centres in Greece. This has resulted in widespread detention of
irregular migrants in police or pre-removal detention facilities
throughout the country. In April 2012, the Greek Government announced
the building of new detention centres with a capacity to hold up
to 10 000 people, financed by the European Union. Expansion works
also started to facilitate the detention of an increased number
of migrants in the five pre-removal detention centres that currently
However, out of the total number of almost 65 800 foreign
nationals arrested between August and December 2012, only 4 100
were found to be in an irregular situation.
This raises important concerns regarding
the non-discrimination principle, given that most foreigners were
apprehended as a result of their physical appearance.
Particularly worrying are the conditions in the various detention
centres and police stations where irregular migrants and asylum
seekers are held, and which have frequently been criticised. The
European Court of Human Rights has found Greece to be in violation
of the right to freedom from inhuman or degrading treatment in several
cases in recent years.
In addition, the European Committee for
the Prevention of Torture and Inhuman or Degrading Treatment and
Punishment (CPT) has regularly criticised the poor detention conditions
of irregular migrants and asylum seekers and the structural deficiencies
in Greece’s detention policy as well as the government’s persistent
lack of action to improve the situation.
The conditions of detention in one
centre in Greece were found to be so bad that a local court in Igoumenista
acquitted, earlier this year, migrants who were charged with escaping
from detention stating that the conditions in the centre were not
in compliance with the migrants’ human rights.
Notwithstanding the recent efforts of the new Greek Government
to improve detention conditions including by renovating facilities
and building new centres such as the Amygdaleza centre, sub-standard conditions
were confirmed by a visit of an ad hoc sub-committee of the Parliamentary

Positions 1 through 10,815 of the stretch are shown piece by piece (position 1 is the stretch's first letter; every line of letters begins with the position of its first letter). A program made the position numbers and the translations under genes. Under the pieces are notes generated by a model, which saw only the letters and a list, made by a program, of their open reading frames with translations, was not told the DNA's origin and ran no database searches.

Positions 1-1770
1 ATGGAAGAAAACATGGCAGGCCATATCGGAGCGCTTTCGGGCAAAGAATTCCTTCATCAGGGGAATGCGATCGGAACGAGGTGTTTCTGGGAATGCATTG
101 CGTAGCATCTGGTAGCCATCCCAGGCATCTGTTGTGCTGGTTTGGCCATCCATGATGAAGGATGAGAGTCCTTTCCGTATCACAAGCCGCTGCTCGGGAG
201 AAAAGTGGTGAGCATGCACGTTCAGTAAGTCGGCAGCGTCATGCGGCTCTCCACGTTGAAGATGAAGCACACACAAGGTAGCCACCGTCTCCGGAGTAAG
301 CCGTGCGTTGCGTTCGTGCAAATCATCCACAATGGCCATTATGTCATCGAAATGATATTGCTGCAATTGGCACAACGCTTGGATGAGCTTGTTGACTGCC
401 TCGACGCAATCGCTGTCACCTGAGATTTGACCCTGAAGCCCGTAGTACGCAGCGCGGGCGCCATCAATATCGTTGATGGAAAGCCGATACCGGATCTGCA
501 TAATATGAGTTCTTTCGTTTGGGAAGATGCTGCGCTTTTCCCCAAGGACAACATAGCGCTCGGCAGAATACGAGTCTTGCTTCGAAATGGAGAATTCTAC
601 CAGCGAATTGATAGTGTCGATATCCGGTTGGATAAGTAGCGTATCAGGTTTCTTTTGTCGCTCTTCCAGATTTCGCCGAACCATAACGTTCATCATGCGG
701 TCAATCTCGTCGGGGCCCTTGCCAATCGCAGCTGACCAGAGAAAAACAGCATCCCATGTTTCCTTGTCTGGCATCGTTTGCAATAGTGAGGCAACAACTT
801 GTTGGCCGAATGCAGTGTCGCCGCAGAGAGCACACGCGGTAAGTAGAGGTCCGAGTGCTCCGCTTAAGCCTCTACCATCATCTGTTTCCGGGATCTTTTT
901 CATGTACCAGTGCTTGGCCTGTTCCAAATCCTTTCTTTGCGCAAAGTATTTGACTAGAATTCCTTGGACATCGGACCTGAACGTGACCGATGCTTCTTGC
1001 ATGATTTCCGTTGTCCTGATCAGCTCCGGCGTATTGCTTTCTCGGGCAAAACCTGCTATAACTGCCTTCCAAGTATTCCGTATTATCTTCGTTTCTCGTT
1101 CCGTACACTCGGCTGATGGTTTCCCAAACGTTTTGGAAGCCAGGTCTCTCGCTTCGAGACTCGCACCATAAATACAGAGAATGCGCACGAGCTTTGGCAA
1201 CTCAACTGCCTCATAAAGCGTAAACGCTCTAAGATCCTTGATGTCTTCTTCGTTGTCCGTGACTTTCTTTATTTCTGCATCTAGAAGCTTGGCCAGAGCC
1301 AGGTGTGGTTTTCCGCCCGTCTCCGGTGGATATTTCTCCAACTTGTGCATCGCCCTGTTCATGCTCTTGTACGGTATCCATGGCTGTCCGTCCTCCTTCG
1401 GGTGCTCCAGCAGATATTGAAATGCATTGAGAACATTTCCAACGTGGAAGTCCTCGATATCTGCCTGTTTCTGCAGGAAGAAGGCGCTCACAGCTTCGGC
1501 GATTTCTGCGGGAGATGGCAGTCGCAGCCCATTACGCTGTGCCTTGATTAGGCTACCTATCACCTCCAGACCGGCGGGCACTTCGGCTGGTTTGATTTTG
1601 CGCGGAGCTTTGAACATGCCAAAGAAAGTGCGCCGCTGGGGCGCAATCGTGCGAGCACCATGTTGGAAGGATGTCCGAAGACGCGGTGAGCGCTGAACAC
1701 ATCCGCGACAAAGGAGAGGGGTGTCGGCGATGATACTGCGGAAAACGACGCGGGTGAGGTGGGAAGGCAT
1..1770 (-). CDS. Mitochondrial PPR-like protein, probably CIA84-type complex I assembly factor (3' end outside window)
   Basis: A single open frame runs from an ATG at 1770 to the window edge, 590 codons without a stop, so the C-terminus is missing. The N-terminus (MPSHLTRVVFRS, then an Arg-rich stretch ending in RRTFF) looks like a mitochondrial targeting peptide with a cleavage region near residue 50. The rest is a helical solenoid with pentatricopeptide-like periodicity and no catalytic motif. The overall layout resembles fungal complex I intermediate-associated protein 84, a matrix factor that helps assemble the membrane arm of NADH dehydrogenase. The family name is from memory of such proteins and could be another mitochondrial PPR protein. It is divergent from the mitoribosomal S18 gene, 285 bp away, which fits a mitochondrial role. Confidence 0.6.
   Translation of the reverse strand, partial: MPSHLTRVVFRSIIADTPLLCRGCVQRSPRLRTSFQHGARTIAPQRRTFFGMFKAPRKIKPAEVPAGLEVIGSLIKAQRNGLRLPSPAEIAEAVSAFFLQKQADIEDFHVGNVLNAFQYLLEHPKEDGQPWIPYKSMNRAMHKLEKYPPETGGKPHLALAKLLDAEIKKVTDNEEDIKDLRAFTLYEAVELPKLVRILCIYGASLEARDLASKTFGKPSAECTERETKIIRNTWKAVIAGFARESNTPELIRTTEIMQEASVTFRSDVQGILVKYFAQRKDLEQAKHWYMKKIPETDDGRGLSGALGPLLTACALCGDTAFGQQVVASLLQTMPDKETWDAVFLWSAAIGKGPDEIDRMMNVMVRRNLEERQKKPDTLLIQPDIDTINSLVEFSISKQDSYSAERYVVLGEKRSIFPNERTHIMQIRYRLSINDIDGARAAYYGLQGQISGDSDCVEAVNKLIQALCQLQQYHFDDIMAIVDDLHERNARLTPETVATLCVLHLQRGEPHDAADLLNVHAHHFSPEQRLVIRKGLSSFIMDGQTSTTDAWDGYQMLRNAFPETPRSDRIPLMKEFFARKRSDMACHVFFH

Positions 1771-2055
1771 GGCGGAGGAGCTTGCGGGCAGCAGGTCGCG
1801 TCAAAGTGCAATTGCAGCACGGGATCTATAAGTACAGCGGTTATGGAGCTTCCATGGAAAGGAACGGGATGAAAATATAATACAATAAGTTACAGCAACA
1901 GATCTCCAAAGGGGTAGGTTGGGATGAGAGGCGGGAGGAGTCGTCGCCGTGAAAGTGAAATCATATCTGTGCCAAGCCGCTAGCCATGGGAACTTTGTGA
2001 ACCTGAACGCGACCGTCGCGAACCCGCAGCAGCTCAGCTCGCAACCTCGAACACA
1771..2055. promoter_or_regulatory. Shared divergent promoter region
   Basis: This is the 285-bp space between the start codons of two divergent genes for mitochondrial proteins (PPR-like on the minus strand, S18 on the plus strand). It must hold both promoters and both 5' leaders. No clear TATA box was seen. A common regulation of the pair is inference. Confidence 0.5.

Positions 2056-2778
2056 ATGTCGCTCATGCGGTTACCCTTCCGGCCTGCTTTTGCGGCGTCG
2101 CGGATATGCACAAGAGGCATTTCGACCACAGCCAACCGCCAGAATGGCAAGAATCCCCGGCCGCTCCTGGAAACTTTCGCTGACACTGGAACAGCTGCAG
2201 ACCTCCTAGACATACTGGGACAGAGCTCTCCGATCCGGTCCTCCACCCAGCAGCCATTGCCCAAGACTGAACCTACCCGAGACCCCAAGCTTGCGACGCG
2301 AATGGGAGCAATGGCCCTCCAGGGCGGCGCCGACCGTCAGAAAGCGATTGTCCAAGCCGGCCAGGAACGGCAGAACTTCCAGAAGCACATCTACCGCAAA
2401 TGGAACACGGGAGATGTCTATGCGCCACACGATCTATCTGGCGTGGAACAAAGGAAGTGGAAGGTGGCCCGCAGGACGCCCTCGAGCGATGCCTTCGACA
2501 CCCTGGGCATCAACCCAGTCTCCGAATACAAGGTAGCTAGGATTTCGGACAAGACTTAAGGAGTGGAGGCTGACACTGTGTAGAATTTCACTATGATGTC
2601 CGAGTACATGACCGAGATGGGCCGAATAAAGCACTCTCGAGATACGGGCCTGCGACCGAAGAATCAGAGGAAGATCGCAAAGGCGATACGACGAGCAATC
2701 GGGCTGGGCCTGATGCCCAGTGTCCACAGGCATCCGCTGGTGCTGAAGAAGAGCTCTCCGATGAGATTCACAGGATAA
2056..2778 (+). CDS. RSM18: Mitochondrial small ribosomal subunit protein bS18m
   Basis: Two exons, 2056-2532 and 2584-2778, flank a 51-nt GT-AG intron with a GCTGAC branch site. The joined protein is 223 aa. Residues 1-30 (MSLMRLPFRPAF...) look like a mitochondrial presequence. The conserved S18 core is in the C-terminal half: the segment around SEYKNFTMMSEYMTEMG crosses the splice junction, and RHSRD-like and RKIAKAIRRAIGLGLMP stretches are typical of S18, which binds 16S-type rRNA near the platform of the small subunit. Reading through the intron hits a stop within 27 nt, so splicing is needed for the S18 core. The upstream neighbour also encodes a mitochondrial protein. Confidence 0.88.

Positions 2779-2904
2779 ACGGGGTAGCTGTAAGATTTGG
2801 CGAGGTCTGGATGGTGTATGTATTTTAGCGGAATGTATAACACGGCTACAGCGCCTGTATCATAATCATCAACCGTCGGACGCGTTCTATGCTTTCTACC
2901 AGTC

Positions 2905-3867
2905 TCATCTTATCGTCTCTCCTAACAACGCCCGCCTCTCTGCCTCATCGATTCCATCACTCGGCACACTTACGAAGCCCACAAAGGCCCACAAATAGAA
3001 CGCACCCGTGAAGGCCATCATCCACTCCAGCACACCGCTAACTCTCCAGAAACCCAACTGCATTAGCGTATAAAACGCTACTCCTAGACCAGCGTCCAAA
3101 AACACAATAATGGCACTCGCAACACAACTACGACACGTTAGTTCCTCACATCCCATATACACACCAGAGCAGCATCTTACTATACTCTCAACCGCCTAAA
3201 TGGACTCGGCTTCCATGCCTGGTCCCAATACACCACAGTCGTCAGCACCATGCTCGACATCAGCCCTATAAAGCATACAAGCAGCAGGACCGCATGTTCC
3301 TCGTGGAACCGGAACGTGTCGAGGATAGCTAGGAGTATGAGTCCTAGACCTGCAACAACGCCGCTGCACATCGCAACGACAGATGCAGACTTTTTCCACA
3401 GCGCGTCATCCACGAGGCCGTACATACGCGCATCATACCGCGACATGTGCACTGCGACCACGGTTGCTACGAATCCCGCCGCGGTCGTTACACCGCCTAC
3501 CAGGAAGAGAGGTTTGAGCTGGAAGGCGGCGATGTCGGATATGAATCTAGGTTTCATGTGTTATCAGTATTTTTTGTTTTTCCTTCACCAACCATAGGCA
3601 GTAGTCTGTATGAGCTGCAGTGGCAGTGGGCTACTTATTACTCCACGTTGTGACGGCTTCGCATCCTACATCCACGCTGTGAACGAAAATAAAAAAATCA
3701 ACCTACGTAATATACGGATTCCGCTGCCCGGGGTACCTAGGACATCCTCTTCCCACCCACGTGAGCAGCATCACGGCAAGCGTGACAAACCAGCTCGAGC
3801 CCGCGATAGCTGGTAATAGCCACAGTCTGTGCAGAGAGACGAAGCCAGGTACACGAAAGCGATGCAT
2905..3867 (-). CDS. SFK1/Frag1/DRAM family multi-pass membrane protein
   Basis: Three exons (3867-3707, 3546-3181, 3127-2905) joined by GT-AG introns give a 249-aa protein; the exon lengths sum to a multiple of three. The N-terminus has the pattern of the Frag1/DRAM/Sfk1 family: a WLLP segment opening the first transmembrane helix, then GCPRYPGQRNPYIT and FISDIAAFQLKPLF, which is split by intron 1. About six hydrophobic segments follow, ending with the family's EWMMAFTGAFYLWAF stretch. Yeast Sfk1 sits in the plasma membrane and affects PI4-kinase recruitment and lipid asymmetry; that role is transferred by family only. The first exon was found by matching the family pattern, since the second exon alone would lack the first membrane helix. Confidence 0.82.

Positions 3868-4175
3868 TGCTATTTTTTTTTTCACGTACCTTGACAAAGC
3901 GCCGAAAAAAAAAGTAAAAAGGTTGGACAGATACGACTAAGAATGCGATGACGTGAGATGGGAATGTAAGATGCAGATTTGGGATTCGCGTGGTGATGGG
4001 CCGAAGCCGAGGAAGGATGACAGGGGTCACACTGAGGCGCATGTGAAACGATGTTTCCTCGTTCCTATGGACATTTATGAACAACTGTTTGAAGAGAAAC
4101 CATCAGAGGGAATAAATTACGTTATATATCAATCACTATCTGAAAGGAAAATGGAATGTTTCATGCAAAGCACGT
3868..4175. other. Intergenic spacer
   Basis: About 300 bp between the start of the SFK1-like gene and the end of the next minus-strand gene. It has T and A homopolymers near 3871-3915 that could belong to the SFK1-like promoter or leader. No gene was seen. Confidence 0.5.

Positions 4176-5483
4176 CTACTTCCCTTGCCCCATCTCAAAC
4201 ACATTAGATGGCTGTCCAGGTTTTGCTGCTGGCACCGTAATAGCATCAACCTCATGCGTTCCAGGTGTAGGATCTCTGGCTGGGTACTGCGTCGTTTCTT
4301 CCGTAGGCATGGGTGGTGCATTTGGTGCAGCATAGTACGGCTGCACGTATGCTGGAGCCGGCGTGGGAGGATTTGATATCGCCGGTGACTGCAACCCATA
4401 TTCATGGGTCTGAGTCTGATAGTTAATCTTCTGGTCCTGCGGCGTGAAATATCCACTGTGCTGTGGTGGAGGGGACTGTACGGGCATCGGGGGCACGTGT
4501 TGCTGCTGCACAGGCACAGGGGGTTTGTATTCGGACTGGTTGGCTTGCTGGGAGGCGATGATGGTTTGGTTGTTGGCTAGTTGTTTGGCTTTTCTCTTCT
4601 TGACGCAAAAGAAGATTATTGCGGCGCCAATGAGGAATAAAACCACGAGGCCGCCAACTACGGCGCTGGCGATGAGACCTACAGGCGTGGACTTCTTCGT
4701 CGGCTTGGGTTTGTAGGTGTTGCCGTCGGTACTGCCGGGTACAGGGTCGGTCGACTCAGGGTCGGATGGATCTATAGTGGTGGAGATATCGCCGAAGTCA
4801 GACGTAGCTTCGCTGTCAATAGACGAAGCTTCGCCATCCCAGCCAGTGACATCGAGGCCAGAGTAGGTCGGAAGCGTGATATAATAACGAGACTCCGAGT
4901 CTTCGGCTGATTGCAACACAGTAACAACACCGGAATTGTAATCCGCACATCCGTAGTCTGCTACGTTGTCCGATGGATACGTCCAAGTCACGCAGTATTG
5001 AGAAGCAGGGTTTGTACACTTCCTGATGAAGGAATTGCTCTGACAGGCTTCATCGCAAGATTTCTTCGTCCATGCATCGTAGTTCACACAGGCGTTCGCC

Greece. By way of example, in the Fylakio detention centre up to
72 irregular migrants were held together with asylum seekers and
unaccompanied minors in a 100m2 cell without light, heating or warm
water. In the Petrou Ralli police station in Athens, the delegation
met with a number of desperate women who were detained in sub-standard
conditions without proper access to sanitation. All complained about
lack of adequate clothing, lack of contact with the outside world
and inadequate medical services.
The situation of women, unaccompanied and separated migrant
children and vulnerable groups, including migrants with illnesses
and disabilities, victims of trafficking and traumatised people,
is particularly worrying. They do not receive adequate treatment
during detention and after release. Unaccompanied minors are often
detained among adults for prolonged periods and are released from
detention without any assistance. In this respect, the Assembly
recommended in its Resolution
on unaccompanied children in Europe: issues of arrival,
stay and return, that no detention of unaccompanied children on
migration grounds should be allowed, given that it is not in their
best interest, and appropriate care arrangements, including a functioning
system of legal guardianship, should be introduced.
The Greek authorities are aware of many of these issues and
problems. They have recently closed one and indicated a determination
to close two further detention centres that have been deemed sub-standard, including
Petrou Ralli police station in Athens. This is due to close in the
course of 2013, which is a welcome step. Furthermore, I have been
informed by Jean-Claude Mignon, President of the Parliamentary Assembly, that
the Greek Prime Minister and the Minister of Public Order and Citizens
Protection indicated in a meeting their intention that from spring
2013, women and children will no longer be detained on migration
grounds, as soon as open reception facilities are built.
In this respect the Greek